TCU wants ex-professor’s discrimination suit dismissed

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TCU has filed a motion to dismiss the lawsuit filed by a former professor claiming discrimination because they “fail to meet federal pleading requirements,” according to court documents.

The motion is a response to Dr. Silda Nikaj‘s claim that TCU discriminated against her based on her race, gender and national origin. Nikaj filed suit in January. Her suit argued that while she was paid the same as her male colleagues, she had a heavier teaching load.

TCU filed a counterclaim against Nikaj for breach of contract, claiming she failed to inform the university that she had accepted a full-time position at the National Institute of Health, which prevented her from performing her obligations to teach and advise her students.

TCU’s motion was filed Feb. 26.

“As a practice, Texas Christian University does not comment on the specifics of pending litigation,” the university said in a statement. “We will continue to respond to the claims in the complaint as a part of the legal process. The university is committed to providing an academic community that values respect, diversity, equity and inclusion.”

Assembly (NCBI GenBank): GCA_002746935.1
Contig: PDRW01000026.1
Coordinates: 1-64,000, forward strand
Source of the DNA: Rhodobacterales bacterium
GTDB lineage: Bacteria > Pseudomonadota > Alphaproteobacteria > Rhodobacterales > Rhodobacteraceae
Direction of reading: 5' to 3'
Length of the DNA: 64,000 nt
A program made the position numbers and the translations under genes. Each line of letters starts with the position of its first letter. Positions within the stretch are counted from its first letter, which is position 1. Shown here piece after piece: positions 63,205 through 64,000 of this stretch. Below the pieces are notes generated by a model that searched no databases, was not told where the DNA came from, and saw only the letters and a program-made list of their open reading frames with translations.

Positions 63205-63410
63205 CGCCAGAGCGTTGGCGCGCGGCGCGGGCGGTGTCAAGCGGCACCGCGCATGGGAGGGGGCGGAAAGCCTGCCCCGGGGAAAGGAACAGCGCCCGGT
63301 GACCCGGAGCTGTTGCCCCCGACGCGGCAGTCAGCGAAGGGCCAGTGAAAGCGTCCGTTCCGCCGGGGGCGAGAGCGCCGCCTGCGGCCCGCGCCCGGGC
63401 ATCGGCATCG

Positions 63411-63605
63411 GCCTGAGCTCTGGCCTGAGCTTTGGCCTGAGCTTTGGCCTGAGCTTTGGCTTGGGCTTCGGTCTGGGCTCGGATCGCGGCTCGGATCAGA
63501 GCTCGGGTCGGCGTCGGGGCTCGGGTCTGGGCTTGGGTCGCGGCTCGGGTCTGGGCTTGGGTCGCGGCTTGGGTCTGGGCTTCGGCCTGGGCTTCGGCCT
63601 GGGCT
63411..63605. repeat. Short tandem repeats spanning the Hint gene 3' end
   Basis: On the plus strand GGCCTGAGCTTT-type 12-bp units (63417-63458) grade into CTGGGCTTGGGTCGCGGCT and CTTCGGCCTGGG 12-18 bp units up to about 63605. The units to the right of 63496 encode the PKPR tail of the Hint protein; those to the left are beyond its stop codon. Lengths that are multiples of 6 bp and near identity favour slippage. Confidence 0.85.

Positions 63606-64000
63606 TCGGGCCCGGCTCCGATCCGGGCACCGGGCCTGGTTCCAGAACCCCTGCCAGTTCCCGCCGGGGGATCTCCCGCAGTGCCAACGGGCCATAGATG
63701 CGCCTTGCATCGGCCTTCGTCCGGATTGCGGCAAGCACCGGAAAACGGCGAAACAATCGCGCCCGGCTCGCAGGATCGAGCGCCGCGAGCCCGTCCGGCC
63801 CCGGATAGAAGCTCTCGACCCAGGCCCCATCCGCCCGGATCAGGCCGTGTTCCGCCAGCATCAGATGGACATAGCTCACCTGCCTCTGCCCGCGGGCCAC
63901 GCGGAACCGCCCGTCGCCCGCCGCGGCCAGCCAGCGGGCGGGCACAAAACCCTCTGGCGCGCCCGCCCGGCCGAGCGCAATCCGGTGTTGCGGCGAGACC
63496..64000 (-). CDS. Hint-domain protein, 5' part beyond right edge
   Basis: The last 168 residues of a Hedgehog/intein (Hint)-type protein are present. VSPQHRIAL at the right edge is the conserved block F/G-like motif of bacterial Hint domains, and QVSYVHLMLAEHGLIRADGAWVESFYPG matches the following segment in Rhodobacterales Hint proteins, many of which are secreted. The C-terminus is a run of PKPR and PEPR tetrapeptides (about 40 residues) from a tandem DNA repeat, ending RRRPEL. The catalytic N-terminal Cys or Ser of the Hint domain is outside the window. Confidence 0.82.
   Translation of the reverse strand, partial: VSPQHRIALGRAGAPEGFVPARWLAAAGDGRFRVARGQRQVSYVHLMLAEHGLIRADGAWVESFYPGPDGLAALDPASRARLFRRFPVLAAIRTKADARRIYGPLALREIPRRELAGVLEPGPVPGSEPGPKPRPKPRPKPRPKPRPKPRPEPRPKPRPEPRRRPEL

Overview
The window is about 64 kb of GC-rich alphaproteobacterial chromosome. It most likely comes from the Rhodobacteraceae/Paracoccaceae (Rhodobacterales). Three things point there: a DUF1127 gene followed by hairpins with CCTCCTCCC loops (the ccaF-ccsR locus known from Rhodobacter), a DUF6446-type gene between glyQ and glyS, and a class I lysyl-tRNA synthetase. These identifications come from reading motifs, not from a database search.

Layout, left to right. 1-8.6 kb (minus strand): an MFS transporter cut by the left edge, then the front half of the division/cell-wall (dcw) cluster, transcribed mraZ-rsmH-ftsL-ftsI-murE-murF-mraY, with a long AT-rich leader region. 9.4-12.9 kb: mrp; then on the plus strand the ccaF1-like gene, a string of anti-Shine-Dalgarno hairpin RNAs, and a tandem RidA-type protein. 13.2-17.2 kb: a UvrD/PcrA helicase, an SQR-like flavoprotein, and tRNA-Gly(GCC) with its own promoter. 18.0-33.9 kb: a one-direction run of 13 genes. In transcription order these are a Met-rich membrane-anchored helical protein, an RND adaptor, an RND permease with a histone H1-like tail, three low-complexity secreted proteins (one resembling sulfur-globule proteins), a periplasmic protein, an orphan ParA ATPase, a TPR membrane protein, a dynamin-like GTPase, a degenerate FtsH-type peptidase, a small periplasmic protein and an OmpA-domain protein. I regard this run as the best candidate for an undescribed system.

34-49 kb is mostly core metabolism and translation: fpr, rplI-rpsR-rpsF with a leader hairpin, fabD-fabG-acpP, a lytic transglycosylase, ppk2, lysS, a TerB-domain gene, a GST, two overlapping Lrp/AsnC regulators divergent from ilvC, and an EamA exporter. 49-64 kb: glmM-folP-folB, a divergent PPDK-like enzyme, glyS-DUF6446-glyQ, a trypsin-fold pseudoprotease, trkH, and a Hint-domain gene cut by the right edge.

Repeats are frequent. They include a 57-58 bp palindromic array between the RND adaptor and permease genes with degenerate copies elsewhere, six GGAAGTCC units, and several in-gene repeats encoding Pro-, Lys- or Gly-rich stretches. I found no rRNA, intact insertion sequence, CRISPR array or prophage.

TCU was sued twice in January. It has asked for and received an extension to respond to a lawsuit filed on behalf of Jane Doe No. 1 that claims a student was discriminated against during a trip to Washington D.C. with the John V. Roach Honors College. TCU now has until March 23 to respond.

In its response to Nikaj’s suit, TCU denied the claim and argued that her suit lacked “facts purporting to support or state a claim or discrimination or retaliation in compensation.”

TCU also denied Nikaj’s claim that she “faced blatant discrimination based on gender, female, and race/national origin” and that she faced retaliation after she complained about her treatment.

TCU said it took the hate crime that occurred in her class seriously, contrary to her claim in the lawsuit she filed.

TCU’s response said that Nikaj provides no factual basis on what classes she is referring to, when she was forced to teach more or any facts comparing the teaching loads of her colleagues.

“TCU asserted an affirmative defense that plaintiff’s claims pertaining to discrimination/retaliation based on her compensation should be dismissed for failure to state a claim,” the lawsuit said.

TCU argued that Nikaj does not provide facts about being paid unequally, what work she’s referring to or when she was paid unequally.

Attorneys for the university also argued that Nikaj did not provide facts to show an actual pay reduction or specifics of any form of adverse pay.